(Tr. 42). In response to a hypothetical that factored in Plaintiff's age, education, work experience, and RFC, the vocational expert (“VE”) testified that Plaintiff could perform his past relevant work as a document preparer/scanner, final assembler, and addresser, in addition to others' jobs that exist in significant numbers in the national economy. (Tr. 50). As a result, the ALJ concluded Plaintiff was not disabled, as defined under the Social Security Act, from July 21, 2009, through the date of the ALJ's decision. (Tr. 50). Plaintiff has exhausted all administrative remedies and now appeals pursuant to 42 U.S.C. § 405(g).

         II. STANDARD OF REVIEW

         Section 405(g) of Title 42 of the United States Code provides judicial review of the Social Security Commissioner's denial of social security benefits. When examining a disability determination, a reviewing court is required to uphold the determination when an ALJ has applied correct legal standards and the ALJ's factual findings are supported by substantial evidence. 42 U.S.C. § 405(g); Westmoreland Coal Co., Inc. v. Cochran, 718 F.3d 319, 322 (4th Cir. 2013); Bird v. Comm'r of Soc. Sec. Admin., 699 F.3d 337, 340 (4th Cir. 2012). A reviewing court may not re-weigh conflicting evidence or make credibility determinations because “it is not within the province of a reviewing court to determine the weight of the evidence, nor is it the court's function to substitute its judgment for that of the Secretary if his decision is supported by substantial evidence.” Hays v. Sullivan, 907 F.2d 1453, 1456 (4th Cir. 2013).

         “Substantial evidence is such relevant evidence as a reasonable mind might accept as adequate to support a conclusion.” Johnson v. Barnhart, 434 F.3d 650, 653 (4th Cir. 2005) (alteration and internal quotation marks omitted). “It consists of more than a mere scintilla of evidence but may be less than a preponderance.” Pearson v. Colvin, 810 F.3d 204, 207 (4th Cir. 2015) (internal quotation marks omitted). We do not reweigh evidence or make credibility determinations in evaluating whether a decision is supported by substantial evidence; “[w]here conflicting evidence allows reasonable minds to differ, ” we defer to the ALJ's decision. Johnson, 434 F.3d at 653.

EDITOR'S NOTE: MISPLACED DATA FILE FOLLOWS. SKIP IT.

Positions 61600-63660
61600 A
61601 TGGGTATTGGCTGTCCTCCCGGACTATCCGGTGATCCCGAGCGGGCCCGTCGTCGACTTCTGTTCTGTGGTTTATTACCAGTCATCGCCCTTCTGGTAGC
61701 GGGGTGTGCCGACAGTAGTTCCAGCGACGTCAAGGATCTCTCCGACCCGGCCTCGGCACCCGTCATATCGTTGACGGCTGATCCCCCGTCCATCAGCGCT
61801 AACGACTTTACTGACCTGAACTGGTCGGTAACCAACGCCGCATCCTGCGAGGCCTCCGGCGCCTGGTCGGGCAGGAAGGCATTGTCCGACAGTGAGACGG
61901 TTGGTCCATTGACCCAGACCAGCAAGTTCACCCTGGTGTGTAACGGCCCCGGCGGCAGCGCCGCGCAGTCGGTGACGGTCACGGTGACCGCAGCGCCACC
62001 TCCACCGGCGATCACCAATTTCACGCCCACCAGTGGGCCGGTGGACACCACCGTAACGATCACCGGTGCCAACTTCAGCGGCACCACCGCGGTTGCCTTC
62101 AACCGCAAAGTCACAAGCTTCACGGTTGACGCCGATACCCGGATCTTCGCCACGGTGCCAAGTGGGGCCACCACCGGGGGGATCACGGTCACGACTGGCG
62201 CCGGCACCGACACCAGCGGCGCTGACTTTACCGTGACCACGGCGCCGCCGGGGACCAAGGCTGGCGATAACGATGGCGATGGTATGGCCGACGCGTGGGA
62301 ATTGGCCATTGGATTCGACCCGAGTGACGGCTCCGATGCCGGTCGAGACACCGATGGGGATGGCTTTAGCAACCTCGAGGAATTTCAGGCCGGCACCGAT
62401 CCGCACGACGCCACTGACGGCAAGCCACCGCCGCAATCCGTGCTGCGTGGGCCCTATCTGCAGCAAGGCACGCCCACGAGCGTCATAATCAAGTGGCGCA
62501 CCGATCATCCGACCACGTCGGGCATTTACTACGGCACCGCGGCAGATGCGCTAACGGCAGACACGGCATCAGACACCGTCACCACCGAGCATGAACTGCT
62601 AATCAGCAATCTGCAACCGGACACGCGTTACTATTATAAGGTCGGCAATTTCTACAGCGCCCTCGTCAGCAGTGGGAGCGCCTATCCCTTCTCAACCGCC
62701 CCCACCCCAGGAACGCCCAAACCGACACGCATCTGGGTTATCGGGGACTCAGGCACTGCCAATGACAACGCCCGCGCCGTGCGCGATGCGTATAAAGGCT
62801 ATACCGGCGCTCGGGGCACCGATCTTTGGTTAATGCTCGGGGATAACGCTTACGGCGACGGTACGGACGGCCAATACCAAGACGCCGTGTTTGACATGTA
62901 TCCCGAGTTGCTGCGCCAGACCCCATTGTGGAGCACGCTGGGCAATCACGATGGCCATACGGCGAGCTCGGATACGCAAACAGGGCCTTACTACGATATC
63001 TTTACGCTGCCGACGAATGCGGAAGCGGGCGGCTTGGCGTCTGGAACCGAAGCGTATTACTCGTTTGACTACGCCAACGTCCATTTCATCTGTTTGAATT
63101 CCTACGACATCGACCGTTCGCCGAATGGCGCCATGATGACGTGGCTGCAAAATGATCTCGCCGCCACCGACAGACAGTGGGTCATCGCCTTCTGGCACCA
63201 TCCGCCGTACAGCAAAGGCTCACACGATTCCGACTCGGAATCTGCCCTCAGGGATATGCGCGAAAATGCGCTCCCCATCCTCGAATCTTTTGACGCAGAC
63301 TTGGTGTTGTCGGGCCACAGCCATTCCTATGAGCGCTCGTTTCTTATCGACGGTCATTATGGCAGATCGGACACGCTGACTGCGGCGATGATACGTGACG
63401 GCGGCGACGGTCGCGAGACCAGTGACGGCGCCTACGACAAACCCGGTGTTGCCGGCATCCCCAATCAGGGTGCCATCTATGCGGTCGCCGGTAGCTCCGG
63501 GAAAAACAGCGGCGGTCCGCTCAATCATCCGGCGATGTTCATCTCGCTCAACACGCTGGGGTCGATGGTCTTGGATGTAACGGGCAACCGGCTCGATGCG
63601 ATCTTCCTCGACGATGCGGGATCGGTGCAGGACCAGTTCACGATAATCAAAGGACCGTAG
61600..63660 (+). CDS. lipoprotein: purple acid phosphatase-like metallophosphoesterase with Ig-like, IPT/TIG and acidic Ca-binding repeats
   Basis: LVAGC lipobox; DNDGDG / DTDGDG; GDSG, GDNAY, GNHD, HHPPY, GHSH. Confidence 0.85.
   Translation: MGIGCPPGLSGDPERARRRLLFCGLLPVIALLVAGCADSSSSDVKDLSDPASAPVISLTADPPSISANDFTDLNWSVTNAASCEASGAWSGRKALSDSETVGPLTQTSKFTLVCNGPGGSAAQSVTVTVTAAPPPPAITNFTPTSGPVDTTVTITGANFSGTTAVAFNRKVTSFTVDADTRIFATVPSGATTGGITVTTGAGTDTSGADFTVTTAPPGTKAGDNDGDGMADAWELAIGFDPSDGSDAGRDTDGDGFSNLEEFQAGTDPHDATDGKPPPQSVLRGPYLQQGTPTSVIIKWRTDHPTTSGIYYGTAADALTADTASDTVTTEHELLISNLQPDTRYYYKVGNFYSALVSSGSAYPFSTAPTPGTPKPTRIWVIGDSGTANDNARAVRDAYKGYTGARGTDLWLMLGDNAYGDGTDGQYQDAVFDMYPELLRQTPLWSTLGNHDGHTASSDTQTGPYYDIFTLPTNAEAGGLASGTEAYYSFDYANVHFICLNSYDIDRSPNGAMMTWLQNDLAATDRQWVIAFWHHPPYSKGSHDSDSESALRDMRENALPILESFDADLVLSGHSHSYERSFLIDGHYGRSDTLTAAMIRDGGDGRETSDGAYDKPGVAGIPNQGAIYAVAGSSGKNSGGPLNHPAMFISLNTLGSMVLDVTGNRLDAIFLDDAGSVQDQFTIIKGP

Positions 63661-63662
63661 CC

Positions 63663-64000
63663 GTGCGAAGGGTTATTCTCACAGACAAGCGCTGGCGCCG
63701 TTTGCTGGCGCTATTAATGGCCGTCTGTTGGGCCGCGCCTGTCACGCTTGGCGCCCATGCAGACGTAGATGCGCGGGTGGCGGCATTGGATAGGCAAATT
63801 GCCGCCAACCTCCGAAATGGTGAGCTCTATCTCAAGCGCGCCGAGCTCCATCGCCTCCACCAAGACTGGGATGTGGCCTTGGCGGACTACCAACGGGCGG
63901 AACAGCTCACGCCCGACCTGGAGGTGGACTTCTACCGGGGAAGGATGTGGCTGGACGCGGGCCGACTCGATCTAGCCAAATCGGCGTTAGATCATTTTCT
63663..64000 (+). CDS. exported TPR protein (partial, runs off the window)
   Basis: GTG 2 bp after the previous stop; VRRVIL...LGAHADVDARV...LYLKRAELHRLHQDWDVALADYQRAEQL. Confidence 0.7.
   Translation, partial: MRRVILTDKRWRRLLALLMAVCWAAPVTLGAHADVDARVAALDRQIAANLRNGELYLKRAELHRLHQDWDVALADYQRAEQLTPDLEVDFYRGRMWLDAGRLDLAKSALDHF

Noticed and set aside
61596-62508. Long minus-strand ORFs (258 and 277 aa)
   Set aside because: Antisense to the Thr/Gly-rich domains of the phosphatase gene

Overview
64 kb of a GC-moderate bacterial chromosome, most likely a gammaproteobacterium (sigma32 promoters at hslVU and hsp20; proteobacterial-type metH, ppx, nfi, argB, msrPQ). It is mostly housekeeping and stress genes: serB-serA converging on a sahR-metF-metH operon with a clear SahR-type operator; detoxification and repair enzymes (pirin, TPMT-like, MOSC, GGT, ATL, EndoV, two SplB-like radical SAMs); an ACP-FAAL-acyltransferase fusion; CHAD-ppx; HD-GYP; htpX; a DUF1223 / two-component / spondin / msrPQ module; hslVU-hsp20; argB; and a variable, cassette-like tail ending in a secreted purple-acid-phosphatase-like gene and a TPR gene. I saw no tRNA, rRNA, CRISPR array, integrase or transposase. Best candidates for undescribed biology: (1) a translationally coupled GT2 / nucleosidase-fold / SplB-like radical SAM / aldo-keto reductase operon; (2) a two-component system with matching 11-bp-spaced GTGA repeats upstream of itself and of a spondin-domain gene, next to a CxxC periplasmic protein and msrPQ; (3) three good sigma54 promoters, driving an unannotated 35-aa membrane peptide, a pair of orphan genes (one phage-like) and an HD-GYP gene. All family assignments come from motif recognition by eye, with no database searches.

“In order to establish entitlement to benefits, a claimant must provide evidence of a medically determinable impairment that precludes returning to past relevant work and adjustment to other work.” Flesher v. Berryhill, 697 Fed.Appx. 212 (4th Cir. 2017) (citing 20 C.F.R. §§ 404.1508, 404.1520(g)). In evaluating a disability claim, the Commissioner uses a five-step process. 20 C.F.R. § 404.1520. Pursuant to this five-step process, the Commissioner asks, in sequence, whether the claimant: (1) worked during the alleged period of disability; (2) had a severe impairment; (3) had an impairment that met or equaled the severity of a listed impairment; (4) could return to his past relevant work; and (5) if not, could perform any other work in the national economy. Id.; see also Lewis v. Berryhill, 858 F.3d 858, 861 (4th Cir. 2017) (citing 20 C.F.R. §§ 404.1520(a)(4), 416.920(a)(4)). The claimant bears the burden of proof at steps one through four, but the burden shifts to the Commissioner at step five. See Lewis, 858 F.3d at 861; Monroe v. Colvin, 826 F.3d 176, 179-80 (4th Cir. 2016).

         “If the claimant fails to demonstrate she has a disability that meets or medically equals a listed impairment at step three, the ALJ must assess the claimant's residual functional capacity (“RFC”) before proceeding to step four, which is ‘the most [the claimant] can still do despite [her physical and mental] limitations [that affect h[er] ability to work].'” Lewis, 858 F.3d at 861-62 (quoting 20 C.F.R. ยงยง ...